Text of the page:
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## #22 - Local, Must Be True

Dave Killoran
• PowerScore Staff
• Posts: 4740
• Joined: Mar 25, 2011
#88142
Complete Question Explanation
(The complete setup for this game can be found here: lsat/viewtopic.php?f=167&p=88139#p88139)

The correct answer choice is (C).

The question stem specifies that G is the second passenger to exit, and that L and S are the first two stops, not necessarily in that order:

Of course, if L and S are the first two stops, then F and M must be the last two stops, in some order. If M is third or fourth, then from the second rule we can infer that R cannot be first, and must be third or fourth. From the third rule J cannot be first, and so the only passenger who is available to exit first is V. With V exiting first, J and R must exit third and fourth, not necessarily in that order. Thus, without accounting entirely for the second and fourth rules, this is the current setup for this question:

While the actions of the second and fourth rules limit the number of solutions possible under the scenario above, the information thus far is sufficient to answer this question. Because S is the first or second stop, and R must exit third or fourth, answer choice (C) must be true and is correct.

The following hypothetical eliminates answer choices (A) and (D):

The following hypothetical eliminates answer choice (B):

The following hypothetical eliminates answer choice (E):

josuecarolina
• Posts: 24
• Joined: Jul 20, 2012
#22138
Hi,

Can you explain #22?

Thank you!
Nicholas Bruno
• PowerScore Staff
• Posts: 62
• Joined: Sep 27, 2011
#22139
Hi,
First, I would recommend that you read a prior post about the setup lsat/viewtopic.php?f=167&t=8582.

22) We know that G is not greater than S so J cannot be greater than F. We also know that G is second.

With G second, we know that L and S are the first two stops since G has to be on the bus at both stops. This leads us to know that R must be third or forth since it must not be before M. We know that J cannot be first (since V must come after it). This leaves only V for the first spot.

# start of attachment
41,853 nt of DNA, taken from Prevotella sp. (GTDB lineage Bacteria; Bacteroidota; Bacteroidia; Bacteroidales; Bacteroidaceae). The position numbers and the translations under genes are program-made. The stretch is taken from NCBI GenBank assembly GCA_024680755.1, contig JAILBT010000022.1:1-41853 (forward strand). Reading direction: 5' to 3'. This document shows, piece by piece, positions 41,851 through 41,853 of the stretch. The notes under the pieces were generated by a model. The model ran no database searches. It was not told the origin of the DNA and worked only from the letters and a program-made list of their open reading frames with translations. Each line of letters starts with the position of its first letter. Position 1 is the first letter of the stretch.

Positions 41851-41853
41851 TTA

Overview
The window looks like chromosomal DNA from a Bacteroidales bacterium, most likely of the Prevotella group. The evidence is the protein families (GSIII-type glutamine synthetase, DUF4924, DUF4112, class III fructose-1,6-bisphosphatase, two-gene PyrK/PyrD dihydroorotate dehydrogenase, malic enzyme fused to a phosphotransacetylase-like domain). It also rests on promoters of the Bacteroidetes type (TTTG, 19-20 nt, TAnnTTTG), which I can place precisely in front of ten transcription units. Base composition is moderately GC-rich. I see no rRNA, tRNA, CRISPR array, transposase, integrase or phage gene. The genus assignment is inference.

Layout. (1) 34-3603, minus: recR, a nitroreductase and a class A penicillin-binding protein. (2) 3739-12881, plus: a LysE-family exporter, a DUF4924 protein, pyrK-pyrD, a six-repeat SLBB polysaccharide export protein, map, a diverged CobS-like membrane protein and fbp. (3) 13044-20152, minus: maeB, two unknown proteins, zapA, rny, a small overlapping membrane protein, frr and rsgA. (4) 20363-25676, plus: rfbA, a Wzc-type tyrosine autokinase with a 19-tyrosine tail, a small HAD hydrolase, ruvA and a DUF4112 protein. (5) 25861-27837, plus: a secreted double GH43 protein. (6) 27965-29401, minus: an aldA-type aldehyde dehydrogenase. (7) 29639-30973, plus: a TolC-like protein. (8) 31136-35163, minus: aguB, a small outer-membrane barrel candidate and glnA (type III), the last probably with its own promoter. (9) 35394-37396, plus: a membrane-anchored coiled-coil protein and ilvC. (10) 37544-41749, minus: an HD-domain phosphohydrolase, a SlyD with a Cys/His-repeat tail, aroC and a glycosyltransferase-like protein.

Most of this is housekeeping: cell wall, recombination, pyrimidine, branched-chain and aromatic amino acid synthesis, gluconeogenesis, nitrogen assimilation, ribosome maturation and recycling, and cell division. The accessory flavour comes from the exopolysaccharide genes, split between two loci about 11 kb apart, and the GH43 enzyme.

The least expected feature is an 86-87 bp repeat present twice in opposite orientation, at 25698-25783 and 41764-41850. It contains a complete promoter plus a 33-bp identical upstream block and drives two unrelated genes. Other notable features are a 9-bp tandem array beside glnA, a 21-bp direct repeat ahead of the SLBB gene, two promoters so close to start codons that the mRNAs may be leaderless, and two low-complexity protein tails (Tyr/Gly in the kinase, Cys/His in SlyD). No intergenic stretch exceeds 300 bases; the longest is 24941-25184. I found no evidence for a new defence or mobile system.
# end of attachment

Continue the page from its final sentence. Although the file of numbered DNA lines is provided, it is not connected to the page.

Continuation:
The diagram would look like:

V G R/J R/J
L/S L/S F/M F/M

A is wrong: V is not necessarily on the bus when the bus gets to S.
B is wrong: same as A
C: correct - we know R will be on the bus until S has passed
D: we do not know this - R could get off at M - with both at stop 3
E: same explanation as D.

Let me know if this helps you out!
eober
• Posts: 107
• Joined: Jul 24, 2014
#22130
Hi,

How did we set up the template in this game. I had a very poorly constructed template for this game and I couldn't solve #22. Could you explain what the best way to diagram this game would be?

Thanks!
David Boyle
• PowerScore Staff
• Posts: 836
• Joined: Jun 07, 2013
#22131
Hello,

One way to set it up:

la 1,2 (or putting la/, /la over spaces 1, 2)
m r still on board (though she could presumably get off at m)
v > j (v gets off before j)
f + j on board s + g on board

For question 22, since la and s must be in the first two, if g gets off second, then m must be in space 3 or 4. So r must still be on board at s, since she has to get off later, at m or after. (Answer C)

Hope that helps,
David
eober
• Posts: 107
• Joined: Jul 24, 2014
#22132
Makes perfect sense, thanks!
angelsfan0055
• Posts: 31
• Joined: Feb 26, 2021
#91591
Hi, this question was difficult for me, and I'm not sure I'm grasping the explanation. how do we know from the Stem that Greg is second? I also was not sure if this was a local or global question based on how it was worded. I ended up choosing B based on a previous hypothetical